Genetics may be responsible for the color of your eyes, your height and even your shoe size, but would you expect divorce to be coded in your DNA? That's right, Maryland couples who split up may be able to look to their genetic code for answers, rather than simply blaming themselves.
Research conducted by scientists at the University of California, Berkeley, in conjunction with those at Northwestern University, have found that some people are actually genetically coded to like marriage more. For some, the emotions in the relationship have a stronger impact on the relationship's health. In other words, when their relationship is going well, people with a certain genetic structure tend to be happier, and vice versa. Interestingly, the genetic link relates to a serotonin-producing gene; a shortage of serotonin, a feel-good chemical, is often to blame for clinical depression.
Researchers say those with two shorter copies of the gene are more likely to be personally affected by their relationship. They compare these people to flowers in a hothouse, who blossom when the climate is positive but wither under less-favorable conditions. In addition, the scientists say that the impact of the genetic deficiency is easier to identify in older adults. Scientists think that individuals may be more susceptible to their genetic codes as they age. This is thought to be the first study to link genetics, marital satisfaction and emotions, according to news reports.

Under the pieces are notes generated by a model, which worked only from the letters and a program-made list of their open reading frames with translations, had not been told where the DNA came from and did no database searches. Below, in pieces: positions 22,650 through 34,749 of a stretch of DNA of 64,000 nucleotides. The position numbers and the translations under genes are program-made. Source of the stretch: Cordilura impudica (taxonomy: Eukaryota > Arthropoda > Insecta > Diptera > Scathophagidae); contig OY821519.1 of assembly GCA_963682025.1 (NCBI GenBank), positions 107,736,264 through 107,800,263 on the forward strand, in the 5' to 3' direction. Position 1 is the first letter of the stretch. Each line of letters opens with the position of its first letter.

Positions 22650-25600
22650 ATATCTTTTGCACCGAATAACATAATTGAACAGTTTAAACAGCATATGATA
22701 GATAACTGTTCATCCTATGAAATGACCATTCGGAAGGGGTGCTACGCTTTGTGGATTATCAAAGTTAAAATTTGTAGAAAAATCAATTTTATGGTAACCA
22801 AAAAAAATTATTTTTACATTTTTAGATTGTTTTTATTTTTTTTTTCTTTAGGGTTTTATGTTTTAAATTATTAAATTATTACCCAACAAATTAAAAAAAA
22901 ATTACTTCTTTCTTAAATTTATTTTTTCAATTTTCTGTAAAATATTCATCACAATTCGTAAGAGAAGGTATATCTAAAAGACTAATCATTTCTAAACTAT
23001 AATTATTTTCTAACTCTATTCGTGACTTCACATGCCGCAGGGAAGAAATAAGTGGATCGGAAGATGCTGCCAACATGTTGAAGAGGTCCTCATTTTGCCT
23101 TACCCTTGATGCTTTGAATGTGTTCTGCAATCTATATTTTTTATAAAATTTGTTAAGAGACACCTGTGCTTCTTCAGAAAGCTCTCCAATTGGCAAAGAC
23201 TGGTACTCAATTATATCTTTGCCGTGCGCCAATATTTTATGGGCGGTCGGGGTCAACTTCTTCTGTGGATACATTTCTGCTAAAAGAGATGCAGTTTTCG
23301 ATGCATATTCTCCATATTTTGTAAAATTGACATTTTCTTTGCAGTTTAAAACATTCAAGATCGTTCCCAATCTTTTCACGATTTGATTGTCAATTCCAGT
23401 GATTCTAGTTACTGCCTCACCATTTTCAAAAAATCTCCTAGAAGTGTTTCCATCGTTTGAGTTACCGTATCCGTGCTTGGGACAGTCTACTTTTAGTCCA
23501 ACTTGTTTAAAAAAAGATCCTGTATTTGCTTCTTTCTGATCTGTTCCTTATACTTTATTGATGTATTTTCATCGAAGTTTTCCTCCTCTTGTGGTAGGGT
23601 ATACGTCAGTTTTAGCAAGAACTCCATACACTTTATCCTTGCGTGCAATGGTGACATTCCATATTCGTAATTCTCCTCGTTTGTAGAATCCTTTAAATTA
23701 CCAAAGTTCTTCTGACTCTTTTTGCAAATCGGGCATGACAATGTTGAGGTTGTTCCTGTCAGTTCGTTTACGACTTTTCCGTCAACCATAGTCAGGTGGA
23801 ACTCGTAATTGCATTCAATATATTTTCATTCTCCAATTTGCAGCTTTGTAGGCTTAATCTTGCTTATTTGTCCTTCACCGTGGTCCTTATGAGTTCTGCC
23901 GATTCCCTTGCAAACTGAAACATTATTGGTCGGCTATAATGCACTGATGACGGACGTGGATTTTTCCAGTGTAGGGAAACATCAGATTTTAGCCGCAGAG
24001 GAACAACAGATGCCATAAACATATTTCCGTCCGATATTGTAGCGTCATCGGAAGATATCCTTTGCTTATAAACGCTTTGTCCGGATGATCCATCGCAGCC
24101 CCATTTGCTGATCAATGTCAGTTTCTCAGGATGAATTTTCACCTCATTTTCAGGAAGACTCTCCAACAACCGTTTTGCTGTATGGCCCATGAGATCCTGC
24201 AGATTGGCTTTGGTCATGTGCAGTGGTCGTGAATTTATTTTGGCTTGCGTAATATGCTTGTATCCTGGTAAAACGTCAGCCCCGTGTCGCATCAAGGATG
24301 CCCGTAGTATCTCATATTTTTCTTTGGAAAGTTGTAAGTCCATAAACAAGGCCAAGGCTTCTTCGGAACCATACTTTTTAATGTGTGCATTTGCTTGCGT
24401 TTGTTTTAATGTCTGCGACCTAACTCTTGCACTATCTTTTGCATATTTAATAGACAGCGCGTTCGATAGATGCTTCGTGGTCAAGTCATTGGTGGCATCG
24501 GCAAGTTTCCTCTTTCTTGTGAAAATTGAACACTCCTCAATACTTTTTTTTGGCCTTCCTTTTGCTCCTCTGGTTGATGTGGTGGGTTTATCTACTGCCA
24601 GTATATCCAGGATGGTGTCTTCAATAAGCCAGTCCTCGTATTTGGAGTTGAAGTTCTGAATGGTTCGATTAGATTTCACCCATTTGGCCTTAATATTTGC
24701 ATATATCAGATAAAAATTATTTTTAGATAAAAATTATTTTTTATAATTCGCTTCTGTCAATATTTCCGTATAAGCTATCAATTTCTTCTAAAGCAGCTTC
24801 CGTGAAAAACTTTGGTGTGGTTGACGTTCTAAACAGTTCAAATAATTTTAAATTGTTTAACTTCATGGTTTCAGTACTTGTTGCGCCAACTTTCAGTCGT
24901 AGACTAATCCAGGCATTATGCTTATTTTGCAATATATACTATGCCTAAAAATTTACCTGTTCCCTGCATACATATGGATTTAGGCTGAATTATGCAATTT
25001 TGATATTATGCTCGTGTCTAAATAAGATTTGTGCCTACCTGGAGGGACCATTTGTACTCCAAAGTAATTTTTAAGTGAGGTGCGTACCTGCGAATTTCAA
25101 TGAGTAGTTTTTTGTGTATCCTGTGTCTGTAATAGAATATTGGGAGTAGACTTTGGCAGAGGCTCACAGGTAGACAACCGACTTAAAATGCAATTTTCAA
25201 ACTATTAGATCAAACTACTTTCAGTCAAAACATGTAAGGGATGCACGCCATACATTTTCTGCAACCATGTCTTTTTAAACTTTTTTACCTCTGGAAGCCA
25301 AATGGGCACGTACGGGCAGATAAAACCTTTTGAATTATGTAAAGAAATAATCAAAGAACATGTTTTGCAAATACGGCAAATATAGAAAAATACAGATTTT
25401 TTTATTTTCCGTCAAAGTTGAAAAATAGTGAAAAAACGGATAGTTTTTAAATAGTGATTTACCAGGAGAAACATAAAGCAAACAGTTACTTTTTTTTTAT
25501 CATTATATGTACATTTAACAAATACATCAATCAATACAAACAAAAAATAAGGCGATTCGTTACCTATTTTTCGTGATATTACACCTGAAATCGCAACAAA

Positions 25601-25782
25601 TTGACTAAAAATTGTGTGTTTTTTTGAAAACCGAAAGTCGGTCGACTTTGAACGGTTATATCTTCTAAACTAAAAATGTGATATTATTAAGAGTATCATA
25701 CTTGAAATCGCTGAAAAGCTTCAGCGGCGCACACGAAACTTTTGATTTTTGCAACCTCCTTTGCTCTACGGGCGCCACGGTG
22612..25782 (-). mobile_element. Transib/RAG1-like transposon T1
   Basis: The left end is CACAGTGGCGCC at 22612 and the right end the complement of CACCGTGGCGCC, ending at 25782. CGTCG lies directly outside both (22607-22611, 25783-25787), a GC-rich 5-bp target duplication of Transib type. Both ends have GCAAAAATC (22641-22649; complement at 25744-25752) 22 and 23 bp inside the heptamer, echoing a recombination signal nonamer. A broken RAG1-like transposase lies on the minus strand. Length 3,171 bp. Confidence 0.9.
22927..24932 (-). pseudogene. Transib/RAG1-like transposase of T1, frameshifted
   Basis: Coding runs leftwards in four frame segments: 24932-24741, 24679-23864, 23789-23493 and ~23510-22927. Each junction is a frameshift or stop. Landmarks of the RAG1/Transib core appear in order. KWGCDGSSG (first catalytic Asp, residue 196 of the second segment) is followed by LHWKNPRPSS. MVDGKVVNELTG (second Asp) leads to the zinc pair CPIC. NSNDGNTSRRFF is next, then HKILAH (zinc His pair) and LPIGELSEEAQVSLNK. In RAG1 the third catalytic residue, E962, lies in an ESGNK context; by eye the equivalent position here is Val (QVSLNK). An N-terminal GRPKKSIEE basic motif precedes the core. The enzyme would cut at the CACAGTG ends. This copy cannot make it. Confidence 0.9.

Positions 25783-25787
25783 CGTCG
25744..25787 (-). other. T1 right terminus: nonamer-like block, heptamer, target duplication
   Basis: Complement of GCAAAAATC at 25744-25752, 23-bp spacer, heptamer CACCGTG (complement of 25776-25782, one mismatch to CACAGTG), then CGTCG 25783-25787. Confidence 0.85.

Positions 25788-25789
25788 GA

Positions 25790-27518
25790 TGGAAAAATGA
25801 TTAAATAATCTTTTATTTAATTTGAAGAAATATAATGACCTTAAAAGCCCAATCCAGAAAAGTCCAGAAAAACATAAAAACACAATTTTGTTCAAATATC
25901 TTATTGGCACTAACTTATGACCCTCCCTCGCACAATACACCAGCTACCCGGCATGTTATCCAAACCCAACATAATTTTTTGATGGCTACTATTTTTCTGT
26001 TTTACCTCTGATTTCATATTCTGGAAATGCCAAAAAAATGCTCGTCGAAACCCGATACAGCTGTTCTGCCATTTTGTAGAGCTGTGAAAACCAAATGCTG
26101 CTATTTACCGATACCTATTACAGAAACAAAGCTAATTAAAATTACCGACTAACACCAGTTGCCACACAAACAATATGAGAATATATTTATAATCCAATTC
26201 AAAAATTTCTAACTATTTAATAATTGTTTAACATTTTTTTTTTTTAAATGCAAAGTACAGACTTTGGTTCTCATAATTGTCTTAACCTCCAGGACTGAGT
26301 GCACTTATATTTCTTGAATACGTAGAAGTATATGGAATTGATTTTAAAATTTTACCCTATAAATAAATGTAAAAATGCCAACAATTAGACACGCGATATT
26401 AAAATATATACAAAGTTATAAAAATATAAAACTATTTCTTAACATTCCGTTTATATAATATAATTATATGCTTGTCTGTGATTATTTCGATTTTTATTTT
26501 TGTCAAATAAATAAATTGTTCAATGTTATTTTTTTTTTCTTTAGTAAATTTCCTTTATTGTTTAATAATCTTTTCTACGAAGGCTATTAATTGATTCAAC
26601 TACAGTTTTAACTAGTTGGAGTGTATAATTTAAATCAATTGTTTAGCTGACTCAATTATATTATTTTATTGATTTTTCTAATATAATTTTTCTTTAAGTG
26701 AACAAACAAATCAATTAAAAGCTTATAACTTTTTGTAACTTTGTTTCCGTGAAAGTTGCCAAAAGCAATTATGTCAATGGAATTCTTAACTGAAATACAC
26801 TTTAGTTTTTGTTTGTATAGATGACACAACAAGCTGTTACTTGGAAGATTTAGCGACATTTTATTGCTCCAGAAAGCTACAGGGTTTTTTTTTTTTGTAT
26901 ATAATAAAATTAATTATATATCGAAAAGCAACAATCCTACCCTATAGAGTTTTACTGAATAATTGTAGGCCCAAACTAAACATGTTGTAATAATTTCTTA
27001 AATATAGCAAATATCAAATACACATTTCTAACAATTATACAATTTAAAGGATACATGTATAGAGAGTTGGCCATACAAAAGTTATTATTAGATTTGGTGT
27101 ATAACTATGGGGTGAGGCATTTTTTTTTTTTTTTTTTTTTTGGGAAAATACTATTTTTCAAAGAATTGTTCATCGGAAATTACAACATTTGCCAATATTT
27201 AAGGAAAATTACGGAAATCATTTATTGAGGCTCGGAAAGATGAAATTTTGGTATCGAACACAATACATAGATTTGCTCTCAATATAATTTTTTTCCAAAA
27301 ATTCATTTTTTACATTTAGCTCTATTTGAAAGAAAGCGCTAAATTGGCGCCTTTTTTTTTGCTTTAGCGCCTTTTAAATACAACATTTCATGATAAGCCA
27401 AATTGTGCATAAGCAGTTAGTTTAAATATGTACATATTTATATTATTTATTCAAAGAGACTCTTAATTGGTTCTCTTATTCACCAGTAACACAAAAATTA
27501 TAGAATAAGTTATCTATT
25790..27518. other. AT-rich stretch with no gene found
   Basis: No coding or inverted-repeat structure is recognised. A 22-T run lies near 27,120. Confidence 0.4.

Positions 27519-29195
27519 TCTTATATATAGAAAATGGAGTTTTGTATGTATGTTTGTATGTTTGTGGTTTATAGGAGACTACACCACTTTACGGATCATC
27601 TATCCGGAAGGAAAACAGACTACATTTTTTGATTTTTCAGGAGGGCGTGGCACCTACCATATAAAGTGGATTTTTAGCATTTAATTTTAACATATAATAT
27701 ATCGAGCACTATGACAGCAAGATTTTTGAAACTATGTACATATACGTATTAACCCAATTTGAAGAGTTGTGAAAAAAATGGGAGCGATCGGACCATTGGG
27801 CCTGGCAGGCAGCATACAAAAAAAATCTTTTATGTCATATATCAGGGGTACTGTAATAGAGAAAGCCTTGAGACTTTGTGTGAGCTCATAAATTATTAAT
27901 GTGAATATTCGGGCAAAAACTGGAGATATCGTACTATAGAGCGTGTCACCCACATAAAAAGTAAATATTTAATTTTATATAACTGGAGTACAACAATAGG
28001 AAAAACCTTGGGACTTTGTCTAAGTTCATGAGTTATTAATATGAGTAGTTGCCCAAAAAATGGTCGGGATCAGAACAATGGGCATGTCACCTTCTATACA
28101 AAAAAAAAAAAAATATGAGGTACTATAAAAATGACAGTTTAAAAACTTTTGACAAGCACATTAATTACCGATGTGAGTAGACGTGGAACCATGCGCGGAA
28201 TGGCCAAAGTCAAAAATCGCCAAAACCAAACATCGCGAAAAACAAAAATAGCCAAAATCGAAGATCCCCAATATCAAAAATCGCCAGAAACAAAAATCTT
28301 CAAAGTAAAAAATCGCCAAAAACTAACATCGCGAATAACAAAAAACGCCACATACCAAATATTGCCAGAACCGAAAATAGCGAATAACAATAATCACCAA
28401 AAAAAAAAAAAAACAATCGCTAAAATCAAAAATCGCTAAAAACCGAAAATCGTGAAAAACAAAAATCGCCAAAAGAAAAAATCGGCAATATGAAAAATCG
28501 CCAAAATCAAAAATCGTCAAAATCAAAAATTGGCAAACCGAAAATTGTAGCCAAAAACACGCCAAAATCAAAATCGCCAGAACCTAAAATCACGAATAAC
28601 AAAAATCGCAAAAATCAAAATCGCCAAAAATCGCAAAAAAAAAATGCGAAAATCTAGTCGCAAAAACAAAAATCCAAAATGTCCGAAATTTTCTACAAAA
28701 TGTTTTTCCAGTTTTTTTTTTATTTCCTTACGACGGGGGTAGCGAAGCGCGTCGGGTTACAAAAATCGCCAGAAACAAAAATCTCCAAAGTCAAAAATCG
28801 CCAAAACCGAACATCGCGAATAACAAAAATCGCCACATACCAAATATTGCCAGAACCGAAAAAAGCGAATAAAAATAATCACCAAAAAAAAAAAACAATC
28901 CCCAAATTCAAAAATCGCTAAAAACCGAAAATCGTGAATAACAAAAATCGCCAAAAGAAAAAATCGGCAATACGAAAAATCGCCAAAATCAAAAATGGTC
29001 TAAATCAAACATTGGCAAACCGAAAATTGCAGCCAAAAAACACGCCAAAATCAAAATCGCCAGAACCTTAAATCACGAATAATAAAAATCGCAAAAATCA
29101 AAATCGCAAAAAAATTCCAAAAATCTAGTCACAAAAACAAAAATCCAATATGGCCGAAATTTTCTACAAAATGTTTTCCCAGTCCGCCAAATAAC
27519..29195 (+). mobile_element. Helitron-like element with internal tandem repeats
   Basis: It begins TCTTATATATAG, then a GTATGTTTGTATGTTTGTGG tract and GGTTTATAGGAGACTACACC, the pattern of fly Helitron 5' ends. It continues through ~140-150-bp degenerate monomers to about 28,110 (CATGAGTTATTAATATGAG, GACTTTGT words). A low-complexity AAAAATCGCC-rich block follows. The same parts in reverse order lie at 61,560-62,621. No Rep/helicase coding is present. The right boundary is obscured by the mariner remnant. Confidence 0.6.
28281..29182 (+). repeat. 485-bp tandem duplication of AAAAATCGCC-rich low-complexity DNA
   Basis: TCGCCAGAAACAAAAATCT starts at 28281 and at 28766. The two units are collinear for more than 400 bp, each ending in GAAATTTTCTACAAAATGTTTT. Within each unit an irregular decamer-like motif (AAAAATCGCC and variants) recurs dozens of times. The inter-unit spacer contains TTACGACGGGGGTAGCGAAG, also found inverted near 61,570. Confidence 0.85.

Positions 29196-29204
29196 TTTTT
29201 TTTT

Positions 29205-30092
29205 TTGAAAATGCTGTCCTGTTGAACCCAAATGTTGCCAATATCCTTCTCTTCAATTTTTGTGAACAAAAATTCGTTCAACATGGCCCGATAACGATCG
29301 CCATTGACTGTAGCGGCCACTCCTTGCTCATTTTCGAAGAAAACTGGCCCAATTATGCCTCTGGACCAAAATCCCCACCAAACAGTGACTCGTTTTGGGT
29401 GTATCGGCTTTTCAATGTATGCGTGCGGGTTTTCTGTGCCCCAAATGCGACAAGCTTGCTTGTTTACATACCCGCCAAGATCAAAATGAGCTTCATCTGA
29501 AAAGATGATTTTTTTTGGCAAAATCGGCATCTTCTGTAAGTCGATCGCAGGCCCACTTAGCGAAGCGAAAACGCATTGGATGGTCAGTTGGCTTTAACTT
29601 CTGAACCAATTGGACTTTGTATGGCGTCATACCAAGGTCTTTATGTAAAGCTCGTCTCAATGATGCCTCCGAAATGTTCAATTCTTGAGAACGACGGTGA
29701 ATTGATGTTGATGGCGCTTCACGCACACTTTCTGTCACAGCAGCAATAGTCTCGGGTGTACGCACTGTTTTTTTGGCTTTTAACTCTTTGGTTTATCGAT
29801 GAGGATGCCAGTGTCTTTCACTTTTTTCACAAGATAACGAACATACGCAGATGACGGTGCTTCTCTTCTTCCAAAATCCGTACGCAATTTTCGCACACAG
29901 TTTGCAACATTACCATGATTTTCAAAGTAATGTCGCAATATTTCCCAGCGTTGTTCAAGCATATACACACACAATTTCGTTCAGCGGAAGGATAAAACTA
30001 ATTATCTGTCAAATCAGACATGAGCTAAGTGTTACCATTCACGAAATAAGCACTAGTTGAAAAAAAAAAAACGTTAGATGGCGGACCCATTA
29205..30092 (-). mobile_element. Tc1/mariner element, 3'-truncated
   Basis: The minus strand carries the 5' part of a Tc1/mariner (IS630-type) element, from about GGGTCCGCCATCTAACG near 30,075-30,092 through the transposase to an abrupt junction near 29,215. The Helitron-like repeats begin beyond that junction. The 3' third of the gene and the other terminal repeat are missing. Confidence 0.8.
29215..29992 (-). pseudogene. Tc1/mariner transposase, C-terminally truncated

Although we cannot admittedly blame our genetic code for every marital problem, it could be helpful to identify yourself as a person who is more likely to be influenced by the health of your relationship. Still, some marriages are just not sustainable, even with this type of self-actualization. Those who are finding themselves in unhappy relationships should consider seeking the assistance of qualified family lawyers and divorce attorneys, who can explain more about legal options and rights.
www.huffingtonpost.com, "Marital satisfaction may be controlled by gene, says study" Lydia O'Connor, Oct. 08, 2013